The Australian Government is consulting on regulatory changes targeted at improving the country's cybersecurity infrastructure and readiness. Feedback is due by 27 August 2021.

Key takeouts

  •  The Government is consulting on regulatory proposals to improve the resilience of Australia's digital economy against increasingly sophisticated cyber security threats.  
  • The Government is seeking feedback on potential new policies in three key areas of action: setting clear expectations on businesses to manage cyber risk; increasing transparency and disclosure to consumers and businesses about the risks associated with certain technologies; and protecting consumer rights by establishing clear remedies should a cyber security incident occur.
  • The Department of Home Affairs has released a discussion paper entitled Strengthening Australia’s cyber security regulations and incentives and is accepting submissions until 11:59pm on Friday 27 August 2021.

In August last year the Australian government released Australia's Cyber Security Strategy 2020, the successor to the 2016 Cyber Security Strategy.

The 2020 Strategy acknowledges the increasing global reliance on technology and the corresponding need for improved cyber security awareness, strategies and infrastructure. It promised the investment of $1.67 billion over 10 years toward creating a more secure online world.

One key component of the 2020 Strategy targets Australian businesses. On 13 July 2021 the Department of Home Affairs published a discussion paper entitled Strengthening Australia’s cyber security regulations and incentives (Consultation) which describes a range of regulatory proposals that would require (and, in some cases, incentivise) Australian businesses to invest in cybersecurity.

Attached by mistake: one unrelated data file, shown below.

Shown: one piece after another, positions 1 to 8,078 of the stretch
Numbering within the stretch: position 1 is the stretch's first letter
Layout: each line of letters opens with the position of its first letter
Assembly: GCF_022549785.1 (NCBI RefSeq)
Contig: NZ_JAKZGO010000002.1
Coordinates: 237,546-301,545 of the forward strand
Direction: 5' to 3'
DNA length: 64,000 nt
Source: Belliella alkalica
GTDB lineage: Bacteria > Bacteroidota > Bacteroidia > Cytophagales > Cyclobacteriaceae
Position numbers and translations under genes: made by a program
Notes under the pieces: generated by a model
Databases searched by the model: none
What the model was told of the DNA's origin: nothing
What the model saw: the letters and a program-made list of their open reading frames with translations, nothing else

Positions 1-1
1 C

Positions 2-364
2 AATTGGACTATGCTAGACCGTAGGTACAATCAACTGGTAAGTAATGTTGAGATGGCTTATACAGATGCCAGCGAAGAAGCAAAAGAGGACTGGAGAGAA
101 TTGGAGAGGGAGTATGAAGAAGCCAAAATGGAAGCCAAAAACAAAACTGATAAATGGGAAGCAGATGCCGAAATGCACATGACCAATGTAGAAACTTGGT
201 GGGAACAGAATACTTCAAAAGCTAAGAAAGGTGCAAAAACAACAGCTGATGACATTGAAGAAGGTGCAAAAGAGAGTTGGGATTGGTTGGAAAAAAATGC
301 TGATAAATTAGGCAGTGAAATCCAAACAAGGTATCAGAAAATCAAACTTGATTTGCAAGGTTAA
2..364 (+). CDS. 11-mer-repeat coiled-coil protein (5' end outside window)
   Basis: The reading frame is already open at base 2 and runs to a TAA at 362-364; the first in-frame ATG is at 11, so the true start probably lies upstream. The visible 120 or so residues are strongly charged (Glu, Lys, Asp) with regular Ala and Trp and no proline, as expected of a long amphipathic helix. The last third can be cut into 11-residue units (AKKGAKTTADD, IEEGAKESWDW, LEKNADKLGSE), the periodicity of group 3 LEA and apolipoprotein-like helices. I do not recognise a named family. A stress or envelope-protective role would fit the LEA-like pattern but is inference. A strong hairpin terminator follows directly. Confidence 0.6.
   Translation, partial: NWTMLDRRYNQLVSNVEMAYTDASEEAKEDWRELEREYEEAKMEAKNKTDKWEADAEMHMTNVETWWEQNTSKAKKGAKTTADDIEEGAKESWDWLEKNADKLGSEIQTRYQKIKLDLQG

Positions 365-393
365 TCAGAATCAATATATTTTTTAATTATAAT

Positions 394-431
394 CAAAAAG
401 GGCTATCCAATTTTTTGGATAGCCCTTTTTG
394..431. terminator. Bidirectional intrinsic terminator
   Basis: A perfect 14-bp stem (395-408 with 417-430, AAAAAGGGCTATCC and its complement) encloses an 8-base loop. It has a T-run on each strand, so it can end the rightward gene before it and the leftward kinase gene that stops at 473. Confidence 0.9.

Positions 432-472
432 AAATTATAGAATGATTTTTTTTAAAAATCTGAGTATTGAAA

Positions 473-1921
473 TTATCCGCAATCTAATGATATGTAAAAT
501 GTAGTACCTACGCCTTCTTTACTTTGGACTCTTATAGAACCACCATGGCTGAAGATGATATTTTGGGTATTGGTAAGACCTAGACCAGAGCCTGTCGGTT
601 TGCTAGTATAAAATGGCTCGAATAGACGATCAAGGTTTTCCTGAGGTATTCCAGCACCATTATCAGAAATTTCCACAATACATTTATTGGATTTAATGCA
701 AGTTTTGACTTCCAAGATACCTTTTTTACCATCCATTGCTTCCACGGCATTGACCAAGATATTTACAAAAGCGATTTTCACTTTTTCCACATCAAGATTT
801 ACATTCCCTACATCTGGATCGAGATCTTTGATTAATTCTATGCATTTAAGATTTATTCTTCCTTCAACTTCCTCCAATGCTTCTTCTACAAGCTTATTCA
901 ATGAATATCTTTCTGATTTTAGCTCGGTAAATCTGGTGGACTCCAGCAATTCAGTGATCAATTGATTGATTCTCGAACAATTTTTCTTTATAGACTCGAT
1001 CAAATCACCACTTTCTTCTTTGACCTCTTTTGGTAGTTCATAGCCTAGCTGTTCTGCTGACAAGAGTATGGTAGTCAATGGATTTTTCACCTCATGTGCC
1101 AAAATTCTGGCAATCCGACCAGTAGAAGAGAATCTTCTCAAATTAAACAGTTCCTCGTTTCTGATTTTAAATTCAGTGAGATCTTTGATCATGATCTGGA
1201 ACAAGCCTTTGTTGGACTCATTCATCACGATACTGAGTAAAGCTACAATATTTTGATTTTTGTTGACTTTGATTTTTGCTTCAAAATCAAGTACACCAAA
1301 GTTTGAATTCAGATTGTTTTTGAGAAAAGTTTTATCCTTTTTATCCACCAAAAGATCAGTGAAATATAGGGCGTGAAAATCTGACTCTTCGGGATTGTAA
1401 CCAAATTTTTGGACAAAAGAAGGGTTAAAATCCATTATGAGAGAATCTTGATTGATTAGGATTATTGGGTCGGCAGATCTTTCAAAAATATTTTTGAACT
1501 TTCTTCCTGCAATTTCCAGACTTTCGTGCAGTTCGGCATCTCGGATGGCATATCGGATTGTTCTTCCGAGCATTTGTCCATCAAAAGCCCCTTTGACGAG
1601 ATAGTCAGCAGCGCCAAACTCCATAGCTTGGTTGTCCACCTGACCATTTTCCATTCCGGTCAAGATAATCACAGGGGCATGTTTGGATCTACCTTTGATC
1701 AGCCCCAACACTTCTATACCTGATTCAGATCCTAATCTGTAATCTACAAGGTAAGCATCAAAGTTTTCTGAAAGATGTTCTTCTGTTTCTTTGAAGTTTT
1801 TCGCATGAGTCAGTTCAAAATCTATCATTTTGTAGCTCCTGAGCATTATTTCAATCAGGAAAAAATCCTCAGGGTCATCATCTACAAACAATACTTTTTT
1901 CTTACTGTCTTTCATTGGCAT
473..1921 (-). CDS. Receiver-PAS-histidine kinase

The Consultation identifies three key avenues for possible reform. These are:

  • Setting clear minimum expectations for businesses regarding cyber risk management responsibility;
  • Increasing transparency to businesses and consumers of the security risks associated with particular technologies; and
  • Protecting consumer rights by establishing clear legal remedies for consumers for cyber security incidents

Key regulatory proposals considered in the Consultation Paper are summarised below:

1. Governance standards

Many large businesses are aware that they need to improve their cyber security risk readiness and infrastructure. Cyber security incidents affecting larger businesses may have significant implications for national economic development, resilience and security. Currently, critical infrastructure owners covered by the Security of Critical Infrastructure Act 2018 and financial institutions covered by APRA’s prudential standard CPS 234 respectively have cyber security obligations.